Why medicinal cannabis suffered after the October cannabis referendum

The SpinOff 7 December 2020
Family First Comment: “There was a lot of confusion, a lot of people not understanding that medicinal cannabis is already legal, that there is framework here & some people who felt that business like ours actually depended on ‘yes’ vote”
Yep – blame the Drug Foundation and Chloe.
We tried to warn New Zealand voters.
In the aftermath of the cannabis referendum on October 17, stocks for the two NZX-listed medicinal cannabis companies both sold down. While the referendum concerned the recreational, not medicinal use of cannabis, medicinal cannabis companies say there may have been some confusion about the actual impact of the referendum on the medicinal market.
In September, one of those listed companies, Cannasouth, reached its all-time high on the NZX, trading shares for $1.21 each. After the election on October 17, prices declined, reaching a low of $0.54 one month later, after the cannabis referendum results were announced.
Mark Lucas, CEO of Cannasouth, says while it’s not possible to explain exactly why stocks drop when they do – it can be for a range of reasons – there is an argument that the eventual “no” vote did affect the way some investors perceived the brand’s growth potential.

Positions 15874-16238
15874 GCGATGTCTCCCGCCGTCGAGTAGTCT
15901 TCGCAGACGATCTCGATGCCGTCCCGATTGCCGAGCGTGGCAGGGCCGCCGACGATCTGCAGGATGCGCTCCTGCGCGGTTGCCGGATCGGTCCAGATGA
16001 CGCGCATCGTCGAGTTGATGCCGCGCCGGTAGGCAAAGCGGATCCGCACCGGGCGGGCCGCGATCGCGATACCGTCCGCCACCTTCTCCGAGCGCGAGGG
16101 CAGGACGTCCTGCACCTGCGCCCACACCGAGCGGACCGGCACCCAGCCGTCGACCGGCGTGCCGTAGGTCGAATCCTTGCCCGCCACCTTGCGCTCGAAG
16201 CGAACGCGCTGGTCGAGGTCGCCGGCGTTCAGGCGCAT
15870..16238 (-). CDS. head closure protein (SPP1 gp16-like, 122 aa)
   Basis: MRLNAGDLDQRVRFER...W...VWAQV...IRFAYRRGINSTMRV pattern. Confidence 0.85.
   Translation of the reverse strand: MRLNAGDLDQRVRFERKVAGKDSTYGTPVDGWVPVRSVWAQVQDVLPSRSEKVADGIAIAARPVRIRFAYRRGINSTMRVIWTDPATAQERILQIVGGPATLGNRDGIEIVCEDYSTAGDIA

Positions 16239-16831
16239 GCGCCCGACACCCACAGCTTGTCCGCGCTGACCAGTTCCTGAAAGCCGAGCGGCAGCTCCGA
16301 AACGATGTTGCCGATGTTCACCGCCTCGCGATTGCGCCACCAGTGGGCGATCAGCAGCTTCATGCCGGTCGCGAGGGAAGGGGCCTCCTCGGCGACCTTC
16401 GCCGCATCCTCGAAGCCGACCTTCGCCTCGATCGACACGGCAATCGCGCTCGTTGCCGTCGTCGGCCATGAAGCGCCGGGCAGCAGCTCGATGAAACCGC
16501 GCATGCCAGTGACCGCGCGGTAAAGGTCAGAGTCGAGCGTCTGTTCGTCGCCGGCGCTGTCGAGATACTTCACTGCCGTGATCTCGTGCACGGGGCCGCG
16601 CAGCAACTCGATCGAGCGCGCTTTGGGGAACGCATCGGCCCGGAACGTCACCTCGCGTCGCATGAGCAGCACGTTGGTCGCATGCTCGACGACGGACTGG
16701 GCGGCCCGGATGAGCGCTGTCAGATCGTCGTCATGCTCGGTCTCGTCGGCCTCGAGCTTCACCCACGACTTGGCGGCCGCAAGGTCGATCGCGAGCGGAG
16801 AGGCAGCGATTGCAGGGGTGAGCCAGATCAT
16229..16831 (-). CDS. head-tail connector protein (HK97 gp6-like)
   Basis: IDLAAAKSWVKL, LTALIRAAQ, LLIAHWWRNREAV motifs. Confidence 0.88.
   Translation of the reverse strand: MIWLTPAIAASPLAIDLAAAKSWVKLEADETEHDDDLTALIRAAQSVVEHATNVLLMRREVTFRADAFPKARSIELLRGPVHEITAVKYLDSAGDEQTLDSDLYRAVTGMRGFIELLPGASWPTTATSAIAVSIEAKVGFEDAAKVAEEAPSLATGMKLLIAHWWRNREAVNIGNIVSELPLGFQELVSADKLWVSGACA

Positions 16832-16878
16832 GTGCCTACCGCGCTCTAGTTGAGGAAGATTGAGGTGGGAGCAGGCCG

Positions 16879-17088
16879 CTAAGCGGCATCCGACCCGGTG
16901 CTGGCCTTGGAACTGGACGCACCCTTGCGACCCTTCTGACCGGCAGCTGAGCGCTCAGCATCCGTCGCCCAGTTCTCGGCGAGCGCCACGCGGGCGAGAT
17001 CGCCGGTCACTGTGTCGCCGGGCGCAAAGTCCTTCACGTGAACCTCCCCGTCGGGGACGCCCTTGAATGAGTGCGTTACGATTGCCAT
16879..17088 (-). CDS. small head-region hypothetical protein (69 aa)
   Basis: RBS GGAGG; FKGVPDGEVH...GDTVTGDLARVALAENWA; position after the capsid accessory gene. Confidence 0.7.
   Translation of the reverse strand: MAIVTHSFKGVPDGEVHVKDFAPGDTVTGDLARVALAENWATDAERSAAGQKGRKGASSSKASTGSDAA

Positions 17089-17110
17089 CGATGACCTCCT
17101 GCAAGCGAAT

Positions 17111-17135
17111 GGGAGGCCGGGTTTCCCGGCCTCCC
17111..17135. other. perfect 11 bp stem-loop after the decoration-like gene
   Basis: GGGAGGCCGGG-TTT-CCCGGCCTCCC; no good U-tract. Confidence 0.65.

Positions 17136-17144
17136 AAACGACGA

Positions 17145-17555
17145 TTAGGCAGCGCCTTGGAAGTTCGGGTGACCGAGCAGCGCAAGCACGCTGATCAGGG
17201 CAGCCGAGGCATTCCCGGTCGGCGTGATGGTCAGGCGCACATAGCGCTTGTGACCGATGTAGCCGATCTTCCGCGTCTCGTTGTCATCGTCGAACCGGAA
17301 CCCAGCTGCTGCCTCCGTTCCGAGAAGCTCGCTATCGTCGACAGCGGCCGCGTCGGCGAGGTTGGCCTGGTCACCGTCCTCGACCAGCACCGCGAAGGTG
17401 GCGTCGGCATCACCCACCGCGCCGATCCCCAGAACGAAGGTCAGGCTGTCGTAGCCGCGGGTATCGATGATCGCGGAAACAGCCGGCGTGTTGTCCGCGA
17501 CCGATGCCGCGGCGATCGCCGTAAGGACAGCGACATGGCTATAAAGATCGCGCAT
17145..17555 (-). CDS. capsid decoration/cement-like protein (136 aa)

“Some people may have made the assumption that a medicinal cannabis company would be in a good position if there was an adult use market. That’s not something as a company that we have articulated.”
Lucas says despite Cannasouth’s medicinal focus, there was a lot of confusion around what a “yes” vote would mean for the medicinal cannabis sector, which may have caused further confusion when the “no” vote became clear.
“[There was] a lot of confusion, a lot of people not understanding that medicinal cannabis is already legal, that there is a framework here and some people who felt that a business like ours actually depended on a ‘yes’ vote.”
The medicinal cannabis scheme, which came into effect on April 1, 2020, was put in place to improve access to quality medicinal cannabis products as medicine. Under the scheme, cannabis is only available under a prescription from a doctor and licenses need to be obtained for companies wanting to produce medicinal cannabis product – the Ministry of Health states this scheme is entirely separate from October’s cannabis referendum.
The cannabis referendum however sought to legalise recreational cannabis and allow designated dispensaries from which anyone over the age of 20 could purchase up to 14g of cannabis product per day. So why did investors get so confused?
READ MORE: https://thespinoff.co.nz/money/07-12-2020/why-medicinal-cannabis-suffered-after-the-october-cannabis-referendum/#.X82Z1XsJlnk.twitter

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